I don’t need to tell you that being online is less fun than it used to be.Â
The internet has, of course, always sported a vicious underbelly, particularly for members of marginalized communities. Now, though, the whole thing has been boiled down into two halves: the dreadful, perpetually memed news cycle and our increasingly futile attempts at escaping it.
The primary complaint about Twitter, or at least the stereotypical one, used to be that “no one cares what you’re eating for breakfast” â that the network was too crowded with personal minutiae to be of use. Well, at least that boring stuff was non-toxic. Now, our president’s preferred way to communicate with the public is on that same platform, which had been plagued with Nazis, trolls, and bigots even before his rise to power.
After the 2016 election, a lot of people became hyper-engaged with politics. In many cases, this took the form of engagement with political memes (#TheResistance) across social media platforms. From the “this is fine” dog to making fun of Trump’s typos to that godforsaken photo of Hillary Clinton and Barack Obama laughing in the same room, internet culture became the primary medium through which people expressed (or performed) their political opinions.
The effect was twofold: political discourse short-circuited into a 280-character version of itself, while viral internet culture â once somewhat enjoyable â became inextricably tied up with our post-election trauma.Â
Even before the election, Pepe the frog, once a silly cartoon, had became a hate symbol. But once Trump took office, the news cycle and the meme cycle became completely indistinguishable â each made worse by the other.Â
In the news, single tweets function as major political events. The president retweeted a violent pro-Trump Reddit meme about CNN. The New York Times reported on it.
The fun internet as we knew it was dead.
That’s not to say there’s nothing enjoyable online anymore. Anyone who’s ever seen the Old Friends Senior Dog Sanctuary Facebook page will tell you that. But the “fun” stuff online â the stuff still, somehow, divorced from politics â occupies a different space than it used to. Today, it’s become more of a therapeutic tool, a means of escaping the bad part of the internet.Â
It exists in opposition to something else, something from which we need a break.
Consider the internet’s wide array of “satisfying” videos. The viral slime economy, for example, is booming on Instagram, with several accounts boasting millions of followers and teen slime entrepreneurs turning thousands in profits per month. On Etsy, there are thousands of slime kits for sale. Then there are the soap-making videos, the hot knife ASMR, the kinetic sand. The list goes on.
To be clear, people enjoying satisfying visuals is not a phenomenon unique to our post-election world, or even to the internet. But it has taken on a new tone. The way we’ve begun to frame soothing content is less “simple, fun sensory experience” and more “way to cope.” The art of self-soothing has become its own viral ecosystem.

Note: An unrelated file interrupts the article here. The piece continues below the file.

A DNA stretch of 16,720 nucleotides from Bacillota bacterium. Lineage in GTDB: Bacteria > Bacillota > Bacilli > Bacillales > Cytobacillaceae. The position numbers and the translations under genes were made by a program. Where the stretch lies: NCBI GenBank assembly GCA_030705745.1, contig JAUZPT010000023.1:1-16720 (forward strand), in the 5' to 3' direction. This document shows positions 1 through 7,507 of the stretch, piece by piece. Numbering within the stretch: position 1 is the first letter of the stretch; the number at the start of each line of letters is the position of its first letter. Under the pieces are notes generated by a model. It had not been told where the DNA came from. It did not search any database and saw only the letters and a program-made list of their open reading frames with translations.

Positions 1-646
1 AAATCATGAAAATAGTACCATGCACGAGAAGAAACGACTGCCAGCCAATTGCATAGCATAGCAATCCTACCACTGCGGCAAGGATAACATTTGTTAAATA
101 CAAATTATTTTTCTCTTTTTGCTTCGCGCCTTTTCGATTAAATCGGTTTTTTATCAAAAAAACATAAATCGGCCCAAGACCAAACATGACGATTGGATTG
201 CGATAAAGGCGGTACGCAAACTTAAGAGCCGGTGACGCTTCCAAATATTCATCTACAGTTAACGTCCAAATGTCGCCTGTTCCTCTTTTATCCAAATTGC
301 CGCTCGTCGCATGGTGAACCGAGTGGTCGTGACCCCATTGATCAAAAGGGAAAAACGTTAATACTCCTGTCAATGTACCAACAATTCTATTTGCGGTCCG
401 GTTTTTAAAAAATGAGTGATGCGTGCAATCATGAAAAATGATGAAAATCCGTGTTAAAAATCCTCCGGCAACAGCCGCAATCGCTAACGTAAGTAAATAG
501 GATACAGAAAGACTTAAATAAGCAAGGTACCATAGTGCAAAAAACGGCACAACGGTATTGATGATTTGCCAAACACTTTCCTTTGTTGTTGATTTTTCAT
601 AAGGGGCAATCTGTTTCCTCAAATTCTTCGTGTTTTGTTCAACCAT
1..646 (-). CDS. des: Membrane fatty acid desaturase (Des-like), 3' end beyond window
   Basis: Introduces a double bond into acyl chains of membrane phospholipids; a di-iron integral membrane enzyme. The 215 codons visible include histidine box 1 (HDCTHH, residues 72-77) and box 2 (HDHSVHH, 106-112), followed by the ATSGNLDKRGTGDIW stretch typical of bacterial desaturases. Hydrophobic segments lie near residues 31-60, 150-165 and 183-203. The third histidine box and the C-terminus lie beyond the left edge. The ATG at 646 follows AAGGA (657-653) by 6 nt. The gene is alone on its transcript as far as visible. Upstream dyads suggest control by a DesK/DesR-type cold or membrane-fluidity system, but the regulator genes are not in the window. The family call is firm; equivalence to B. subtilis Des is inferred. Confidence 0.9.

The art of self-soothing has become its own viral ecosystem.
The idea is captured most succinctly, perhaps, by the subreddit r/Eyebleach, a forum where users post and discuss “wholesome” images and videos. Generally speaking, r/Eyebleach is a pretty pleasant place to be. On one recent photo of a smiling dog named Jake, the top comment is: “I’ve got this feeling Jake might be a good boy.” Below it, there’s only one reply. “Might,” it says. “Excuse you?!?!” This is about as contentious as things get.
The subreddit is not explicitly framed as a way to escape toxic political discourse. Its “about us,” section, though, reads “After a long day of seeing what internet anonymity can do to people, you’re bound to need some eyebleach.” In 2018, we know exactly what internet anonymity can do to people â we’ve watched it ruin the internet.
But even if the sub had no tagline, the name “Eyebleach” would say it all. Our eyes need cleaning because the world is bad. The pleasant, once allowed to be independently good, exists online as a direct response to the horrible.
Media outlets play a huge part in creating this ethos. They constantly publish stories about how to curate a calmer feed, how to find soothing videos to watch, how to ignore politics and just look at dogs for a while. (Mashable, in fact, has a whole column called “Hard Refresh.”)
As you might guess, the idea of using the internet to escape from the internet is not foolproof. (Self-care bots abound on Twitter, but the tweets reminding us to drink water are still directly next to bad-faith meta memes about Russian election meddling.) The better approach is to take a full break: to read a book, to begin an exercise regimen, to drive down a country road or put your face in a pillow and scream for a while. No matter what you’re doing online, you’re still likely logging off in a worse mental state than when you logged on.
This is not to say that there’s anything inherently wrong with fun content that’s also therapeutic. I enjoy a 3 p.m. slime video as much as the next person. The issue lies with framing anything pleasurable as strictly reactive. The world is bad, so here’s a corgi. Right now, someone is being harassed on Twitter, which is the reason you should enjoy yourself instead. These ideas no longer feel like genuine efforts to make anyone actually feel better. They’re overdone, part of the regrettable “dumpster fire” ethos. They oversimplify the experience of engaging with the world’s suffering. And, more and more, they’re beginning to feel like whispered efforts at keeping us logged on.
Because the truth is that we know everything is bad. We don’t need to speak it into context every time we feel joy. We feel joy anyway. It’s a rebellion in and of itself.Â
So, sure, the fun internet is dead. But long live fun.